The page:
Secure messaging app Telegram has introduced video calling with end-to-end encryption that prevents eavesdropping, increasing pressure on Zoom, Apple’s FaceTime and similar services.
The feature is now live in Telegram 7.0 for iOS.
You can start a video call from your contact’s profile page and switch video on or off at any time during voice calls. Like all other video content on Telegram, video calls support picture-in-picture mode allowing you to scroll through chats and multitask while maintaining eye contact.
The company notes in releases notes accompanying the download the this is the first version of the video-calling feature. The Telegram software recently turned 7 years old. And with 400 million active users, it is now one of the top 10 most downloaded apps in the world.
To bolster your security, there’s a neat feature to confirm that your video connection is in fact end-to-end encrypted: just compare the four emoji shown in the top-right corner for you and the chat participant. If they match, the call is 100% secured by end-to-end encryption.
The same encryption protects Telegram’s secret chats and voice calls. It should be noted that Telegram uses its own custom encryption that was originally developed in Russia. By contrast, the Signal encryption which is used by the Signal app and some other messaging apps is based on open standards that have been reviewed by security experts.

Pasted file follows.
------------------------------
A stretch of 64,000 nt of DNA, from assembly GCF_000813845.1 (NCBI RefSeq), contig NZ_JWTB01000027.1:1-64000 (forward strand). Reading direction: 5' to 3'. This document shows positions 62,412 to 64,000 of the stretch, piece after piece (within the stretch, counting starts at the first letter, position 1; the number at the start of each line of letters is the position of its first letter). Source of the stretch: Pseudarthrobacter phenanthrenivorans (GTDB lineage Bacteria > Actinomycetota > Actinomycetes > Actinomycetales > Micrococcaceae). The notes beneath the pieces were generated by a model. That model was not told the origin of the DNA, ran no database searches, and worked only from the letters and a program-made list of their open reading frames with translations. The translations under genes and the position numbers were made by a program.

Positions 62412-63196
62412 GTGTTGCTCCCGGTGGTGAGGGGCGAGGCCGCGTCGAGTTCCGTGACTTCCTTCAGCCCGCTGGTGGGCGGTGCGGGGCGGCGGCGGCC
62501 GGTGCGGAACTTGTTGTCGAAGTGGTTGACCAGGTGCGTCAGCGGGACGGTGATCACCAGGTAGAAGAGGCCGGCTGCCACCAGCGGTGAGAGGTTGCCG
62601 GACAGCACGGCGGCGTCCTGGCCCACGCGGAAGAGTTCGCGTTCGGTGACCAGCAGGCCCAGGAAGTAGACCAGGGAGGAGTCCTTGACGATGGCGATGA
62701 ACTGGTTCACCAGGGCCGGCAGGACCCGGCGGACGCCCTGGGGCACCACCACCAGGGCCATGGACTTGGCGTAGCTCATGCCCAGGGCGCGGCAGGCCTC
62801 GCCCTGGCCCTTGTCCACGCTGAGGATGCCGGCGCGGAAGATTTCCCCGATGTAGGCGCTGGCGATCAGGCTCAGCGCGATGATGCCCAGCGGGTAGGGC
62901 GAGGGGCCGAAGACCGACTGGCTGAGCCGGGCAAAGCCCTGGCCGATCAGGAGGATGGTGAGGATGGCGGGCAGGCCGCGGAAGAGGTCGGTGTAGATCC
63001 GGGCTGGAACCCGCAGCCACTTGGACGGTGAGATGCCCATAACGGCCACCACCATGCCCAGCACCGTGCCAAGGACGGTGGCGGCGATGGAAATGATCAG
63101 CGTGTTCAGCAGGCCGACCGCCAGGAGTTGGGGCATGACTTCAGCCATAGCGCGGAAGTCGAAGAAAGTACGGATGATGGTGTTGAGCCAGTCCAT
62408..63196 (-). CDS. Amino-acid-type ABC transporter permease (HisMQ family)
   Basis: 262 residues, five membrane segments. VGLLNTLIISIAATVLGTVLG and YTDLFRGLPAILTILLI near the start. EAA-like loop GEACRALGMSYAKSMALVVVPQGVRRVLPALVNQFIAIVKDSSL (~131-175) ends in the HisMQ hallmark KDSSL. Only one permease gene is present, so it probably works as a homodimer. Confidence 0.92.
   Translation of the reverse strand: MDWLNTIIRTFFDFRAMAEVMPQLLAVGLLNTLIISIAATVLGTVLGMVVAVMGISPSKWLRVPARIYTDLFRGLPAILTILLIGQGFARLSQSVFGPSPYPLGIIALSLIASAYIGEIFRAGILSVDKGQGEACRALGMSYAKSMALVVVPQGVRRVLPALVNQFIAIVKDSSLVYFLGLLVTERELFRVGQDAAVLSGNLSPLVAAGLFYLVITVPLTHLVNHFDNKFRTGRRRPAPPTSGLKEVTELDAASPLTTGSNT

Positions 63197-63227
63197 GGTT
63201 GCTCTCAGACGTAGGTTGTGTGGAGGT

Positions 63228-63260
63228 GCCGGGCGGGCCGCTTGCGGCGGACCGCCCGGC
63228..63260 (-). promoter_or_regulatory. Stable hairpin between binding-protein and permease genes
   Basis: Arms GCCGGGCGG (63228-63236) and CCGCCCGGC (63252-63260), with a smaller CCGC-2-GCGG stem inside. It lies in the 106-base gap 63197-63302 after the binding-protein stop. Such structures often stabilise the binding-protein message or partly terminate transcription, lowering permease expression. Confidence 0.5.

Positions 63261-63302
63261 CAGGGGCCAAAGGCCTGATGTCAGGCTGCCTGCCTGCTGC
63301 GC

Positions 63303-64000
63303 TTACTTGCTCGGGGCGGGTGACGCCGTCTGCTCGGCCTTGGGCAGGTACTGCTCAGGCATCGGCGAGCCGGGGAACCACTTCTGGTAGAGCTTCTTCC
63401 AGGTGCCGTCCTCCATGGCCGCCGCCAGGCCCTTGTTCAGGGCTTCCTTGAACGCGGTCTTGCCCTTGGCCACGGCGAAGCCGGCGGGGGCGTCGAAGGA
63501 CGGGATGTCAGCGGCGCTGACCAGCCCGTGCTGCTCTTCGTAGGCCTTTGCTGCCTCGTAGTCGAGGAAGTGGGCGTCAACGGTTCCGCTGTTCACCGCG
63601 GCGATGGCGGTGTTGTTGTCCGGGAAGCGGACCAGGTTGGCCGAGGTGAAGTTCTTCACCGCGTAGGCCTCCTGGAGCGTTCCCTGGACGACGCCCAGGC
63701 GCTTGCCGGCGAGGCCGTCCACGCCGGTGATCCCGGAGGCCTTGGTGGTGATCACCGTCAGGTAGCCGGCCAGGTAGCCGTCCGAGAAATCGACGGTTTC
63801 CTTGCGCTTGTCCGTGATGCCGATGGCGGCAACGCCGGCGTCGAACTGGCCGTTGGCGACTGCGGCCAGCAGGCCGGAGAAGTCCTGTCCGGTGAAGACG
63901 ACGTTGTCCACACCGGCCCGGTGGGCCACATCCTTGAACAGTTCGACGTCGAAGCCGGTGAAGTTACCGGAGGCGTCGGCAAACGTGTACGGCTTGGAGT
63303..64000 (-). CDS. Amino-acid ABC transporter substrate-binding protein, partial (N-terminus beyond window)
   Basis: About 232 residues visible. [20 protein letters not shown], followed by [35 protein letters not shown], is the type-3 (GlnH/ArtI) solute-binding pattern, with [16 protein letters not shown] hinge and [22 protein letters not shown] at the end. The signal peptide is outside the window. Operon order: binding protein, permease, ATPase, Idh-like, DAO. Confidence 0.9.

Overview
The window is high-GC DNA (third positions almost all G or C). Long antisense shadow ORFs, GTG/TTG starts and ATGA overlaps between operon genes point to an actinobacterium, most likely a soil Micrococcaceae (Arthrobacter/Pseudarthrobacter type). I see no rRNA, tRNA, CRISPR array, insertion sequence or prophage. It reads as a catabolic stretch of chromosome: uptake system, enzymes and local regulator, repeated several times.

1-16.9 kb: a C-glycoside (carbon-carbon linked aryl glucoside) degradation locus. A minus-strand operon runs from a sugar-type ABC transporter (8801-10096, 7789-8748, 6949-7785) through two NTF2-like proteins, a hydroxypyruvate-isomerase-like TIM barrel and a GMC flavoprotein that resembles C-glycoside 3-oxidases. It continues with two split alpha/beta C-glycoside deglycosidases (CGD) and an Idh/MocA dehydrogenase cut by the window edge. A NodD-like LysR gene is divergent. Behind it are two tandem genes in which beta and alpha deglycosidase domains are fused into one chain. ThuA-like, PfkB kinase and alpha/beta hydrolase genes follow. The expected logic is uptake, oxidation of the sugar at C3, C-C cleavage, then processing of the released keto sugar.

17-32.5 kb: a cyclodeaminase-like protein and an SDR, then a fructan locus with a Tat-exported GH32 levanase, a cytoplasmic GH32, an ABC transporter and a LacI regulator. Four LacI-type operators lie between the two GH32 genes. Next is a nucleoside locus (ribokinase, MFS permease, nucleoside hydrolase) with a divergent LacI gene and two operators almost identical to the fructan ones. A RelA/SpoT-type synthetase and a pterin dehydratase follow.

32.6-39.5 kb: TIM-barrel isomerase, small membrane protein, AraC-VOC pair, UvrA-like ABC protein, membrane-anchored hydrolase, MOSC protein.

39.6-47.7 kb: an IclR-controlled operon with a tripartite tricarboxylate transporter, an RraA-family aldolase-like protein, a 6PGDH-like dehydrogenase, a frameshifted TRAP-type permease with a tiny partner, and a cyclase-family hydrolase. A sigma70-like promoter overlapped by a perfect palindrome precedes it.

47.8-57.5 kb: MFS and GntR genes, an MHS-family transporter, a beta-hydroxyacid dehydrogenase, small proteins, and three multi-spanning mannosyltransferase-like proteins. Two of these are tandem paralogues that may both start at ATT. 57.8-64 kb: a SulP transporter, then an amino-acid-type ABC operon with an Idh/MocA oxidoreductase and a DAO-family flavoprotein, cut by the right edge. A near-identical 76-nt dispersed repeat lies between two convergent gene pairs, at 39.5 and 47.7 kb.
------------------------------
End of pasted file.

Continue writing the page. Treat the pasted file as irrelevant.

“Video calls will receive more features and improvements in future versions, as we work toward launching group video calls in the coming months,” the company noted in a blog post. They’ve also added another batch of new animated emoji which you can get by sending a message to someone with a single emoji.
Telegram in June introduced several new options, including an easier way to find GIFs from within the app and all-new video editing tools.
With today’s feature addition, Telegram has become a service that combines instant messaging, video calling and VoIP calling. While rival cross-platform apps also combine these features, including WhatsApp, Messenger and Viber, Apple’s approach is different.
iMessage is one of the strongest pulls in the Apple ecosystem and it won’t be coming to other platforms anytime soon. Even so, Apple should be concerned about Facebook developing an iMessage-like, privacy-first unified communications solution with strong encryption.
Given Facebook’s scale, such a solution is likely to gain significant traction in no time. The social network has spent the last two years laying the groundwork for a big unification of its chat services. Recently, for instance, some Instagram users in the US started seeing a splash screen in the app asking them to merge their Messenger and Instagram chats.